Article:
Published: 21 May 2015 | Author: Bob Pannell
- A favourable economic backdrop and an end to electoral uncertainty should help to underpin a gentle housing market upturn
- Coming months are likely to see additional fiscal restraint, ongoing monetary policies that support economic growth and a plethora of new housing initiatives.
- House purchase demand may pick up modestly over the coming months, to the extent that affordability constraints permit.
Although the initial assessment of first quarter growth from the Office for National Statistics (ONS) - at just 0.3%, compared with 0.6% in the fourth quarter - was a little disappointing, economic developments generally are fairly benign.
In the labour market, further job gains helped the headline unemployment rate dip to 5.5% in first quarter, down from 5.7% in fourth quarter of last year and 6.8% a year earlier. This is the lowest such rate for seven years.
Meanwhile, annual rates of pay growth remain close to 2%, and have consistently outpaced consumer price inflation (CPI) over the past six months.
The headline CPI rate actually turned negative in April for the first time on record, falling to -0.1%. The move was not exactly unexpected, as it follows two months when the measure has flat-lined.
Spending, investment and borrowing decisions may pick up, now that a major source of political uncertainty for businesses has dissipated, following May’s decisive election result and the unexpected emergence of a majority Conservative government.
George Osborne, who continues as chancellor of the exchequer, has announced a second Budget for 8 July. Given election pledges by the Conservatives to eliminate the fiscal deficit, but not to increase income tax rates, national insurance or VAT over the next five years, this is likely to spell out where spending cuts will fall.
Monetary policy continues to support economic growth. May’s Inflation Report was a little less optimistic about demand and supply prospects, but does not signal any real shift in stance.
The Bank of England continues to view the near-term absence of inflationary pressures as mostly due to the temporary effects of lower energy and food prices, rather than posing deflationary risks.
It expects headline CPI to pick up notably, once these effects drop out of the annual comparisons towards the end of 2015 and, further out, to modestly overshoot its CPI target. This is a similar view to that in February’s Inflation Report, despite the assumption of slightly higher bank rates implied by market interest rates.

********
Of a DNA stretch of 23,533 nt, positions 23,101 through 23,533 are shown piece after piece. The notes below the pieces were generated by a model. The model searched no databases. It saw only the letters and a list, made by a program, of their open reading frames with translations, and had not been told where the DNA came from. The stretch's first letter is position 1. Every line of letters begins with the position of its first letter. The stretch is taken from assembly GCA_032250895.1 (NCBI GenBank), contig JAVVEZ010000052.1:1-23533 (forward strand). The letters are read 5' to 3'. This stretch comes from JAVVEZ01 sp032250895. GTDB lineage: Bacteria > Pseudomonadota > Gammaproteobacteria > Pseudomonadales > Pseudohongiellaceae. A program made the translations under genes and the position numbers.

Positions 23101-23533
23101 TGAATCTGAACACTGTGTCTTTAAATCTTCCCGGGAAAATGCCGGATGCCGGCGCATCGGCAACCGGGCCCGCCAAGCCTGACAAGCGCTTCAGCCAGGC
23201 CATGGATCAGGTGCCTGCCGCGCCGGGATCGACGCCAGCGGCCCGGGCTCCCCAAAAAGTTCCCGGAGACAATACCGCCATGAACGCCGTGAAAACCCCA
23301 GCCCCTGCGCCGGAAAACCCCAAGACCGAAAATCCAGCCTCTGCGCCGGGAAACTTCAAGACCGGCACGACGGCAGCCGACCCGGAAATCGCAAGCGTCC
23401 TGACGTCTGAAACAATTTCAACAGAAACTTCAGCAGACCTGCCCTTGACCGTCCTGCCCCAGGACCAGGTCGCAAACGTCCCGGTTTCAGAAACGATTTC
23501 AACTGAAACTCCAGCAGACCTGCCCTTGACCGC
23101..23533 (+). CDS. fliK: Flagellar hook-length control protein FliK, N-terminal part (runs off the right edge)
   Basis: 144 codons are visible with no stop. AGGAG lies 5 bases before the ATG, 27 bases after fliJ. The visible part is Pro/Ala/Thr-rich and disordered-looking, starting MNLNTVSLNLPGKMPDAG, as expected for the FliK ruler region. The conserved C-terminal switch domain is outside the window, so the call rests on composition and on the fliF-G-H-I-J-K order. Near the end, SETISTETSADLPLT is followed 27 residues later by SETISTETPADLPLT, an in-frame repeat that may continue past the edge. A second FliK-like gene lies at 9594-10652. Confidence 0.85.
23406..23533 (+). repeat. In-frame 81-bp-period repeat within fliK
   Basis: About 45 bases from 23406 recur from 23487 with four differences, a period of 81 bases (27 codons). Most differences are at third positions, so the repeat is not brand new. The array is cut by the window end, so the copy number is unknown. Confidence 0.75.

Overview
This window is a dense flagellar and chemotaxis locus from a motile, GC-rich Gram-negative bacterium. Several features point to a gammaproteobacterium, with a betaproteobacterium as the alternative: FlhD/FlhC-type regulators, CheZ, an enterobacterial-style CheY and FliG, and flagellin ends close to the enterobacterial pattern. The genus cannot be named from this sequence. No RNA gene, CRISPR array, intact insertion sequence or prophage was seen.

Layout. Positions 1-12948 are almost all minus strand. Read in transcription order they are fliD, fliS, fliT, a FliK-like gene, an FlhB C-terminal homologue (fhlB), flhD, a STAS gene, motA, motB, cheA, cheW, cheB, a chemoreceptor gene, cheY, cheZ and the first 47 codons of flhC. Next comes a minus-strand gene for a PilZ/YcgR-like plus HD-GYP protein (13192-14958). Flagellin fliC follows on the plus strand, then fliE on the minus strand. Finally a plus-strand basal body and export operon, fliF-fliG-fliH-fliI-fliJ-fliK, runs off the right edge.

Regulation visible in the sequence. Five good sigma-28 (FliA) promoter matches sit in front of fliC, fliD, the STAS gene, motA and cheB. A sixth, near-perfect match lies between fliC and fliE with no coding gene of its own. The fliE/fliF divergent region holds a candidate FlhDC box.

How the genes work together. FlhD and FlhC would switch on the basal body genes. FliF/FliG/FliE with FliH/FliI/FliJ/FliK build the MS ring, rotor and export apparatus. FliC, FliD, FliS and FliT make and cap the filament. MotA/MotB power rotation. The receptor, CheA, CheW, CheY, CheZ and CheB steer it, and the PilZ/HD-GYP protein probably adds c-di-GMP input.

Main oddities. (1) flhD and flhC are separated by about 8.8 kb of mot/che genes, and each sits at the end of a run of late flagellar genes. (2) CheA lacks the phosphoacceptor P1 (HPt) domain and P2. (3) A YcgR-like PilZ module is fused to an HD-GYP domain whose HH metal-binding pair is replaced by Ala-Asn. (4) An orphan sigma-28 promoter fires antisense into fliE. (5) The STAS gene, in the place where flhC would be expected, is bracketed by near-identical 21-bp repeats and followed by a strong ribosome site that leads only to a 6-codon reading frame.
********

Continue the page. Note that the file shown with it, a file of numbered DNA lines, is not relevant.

Chart 1: Future path for Bank Rate implied by financial markets
On this basis, the first increase of 25 basis points in bank rate is likely to take place no later than the third quarter of 2016.
The Bank also suggested that financial markets were too sanguine about expected rate rises beyond three years.
Housing & mortgage markets
Housing issues featured prominently across the political spectrum during the general election period.
We expect next week’s Queen’s Speech to feature a Housing Bill, extending Right to Buy to housing association tenants and setting out measures to provide homes for sale or rent below market rates. It may also herald measures to promote custom-build and the greater release of brownfield land for housing development. We also await further details of Help to Buy ISA, the incentivised savings scheme to help first-time buyers, first trailed in March’s Budget.
While it is too early to speculate as to the effectiveness of various proposed initiatives, it seems clear that the next five years will see further emphasis on promoting new-build activity.
Housing market conditions have been a little subdued since last summer. In our view, this primarily reflects affordability pressures in the regulated part of the market, as lending rules and macro-prudential actions taken by the Financial Policy Committee limit the scope to stretch income multiples.
But, as our latest monthly figures show, regulated lending activity looks as if it is staging a gentle recovery.
Loans to first-time buyers and movers were strongly up in March, at 23,000 and a little over 25,000 respectively. And although both were still lower than a year earlier, the gap was much smaller than in January and February.
Chart 2: Property transactions by type, 12-month totals, 000s
Elsewhere, buy-to-let (BTL) lending and cash transactions have been more resilient parts of the market for some time. This looks set to continue for the time being, with the BTL sector posting a series of healthy year-on-year advances.
Recent housing approvals data are also consistent with a market that is set to improve gently. They have averaged more than 61,000 a month so far this year, and the Bank of England in its latest Inflation Report anticipates this climbing to 65,000 by the fourth quarter.
Several surveys – including the latest from the Royal Institution of Chartered Surveyors - have highlighted a lack of new vendor instructions, but this may now ease as electoral uncertainty evaporates and market confidence returns.
Our forward estimate is for industry gross lending of £16.0 billion in April, which chimes with our expectations for an incipient modest upturn. Although lending was 1% lower than in March and 4% down on a year ago, the seasonally adjusted figure is likely to have exceeded £17 billion in April, for the first time since last summer.
A stronger jobs market and pick-up in real earnings are positive for household finances, while continuing low interest rates and competitive mortgage deals have bolstered sentiment and eased affordability constraints for the time being. This should in turn help to boost buyer activity over the coming months.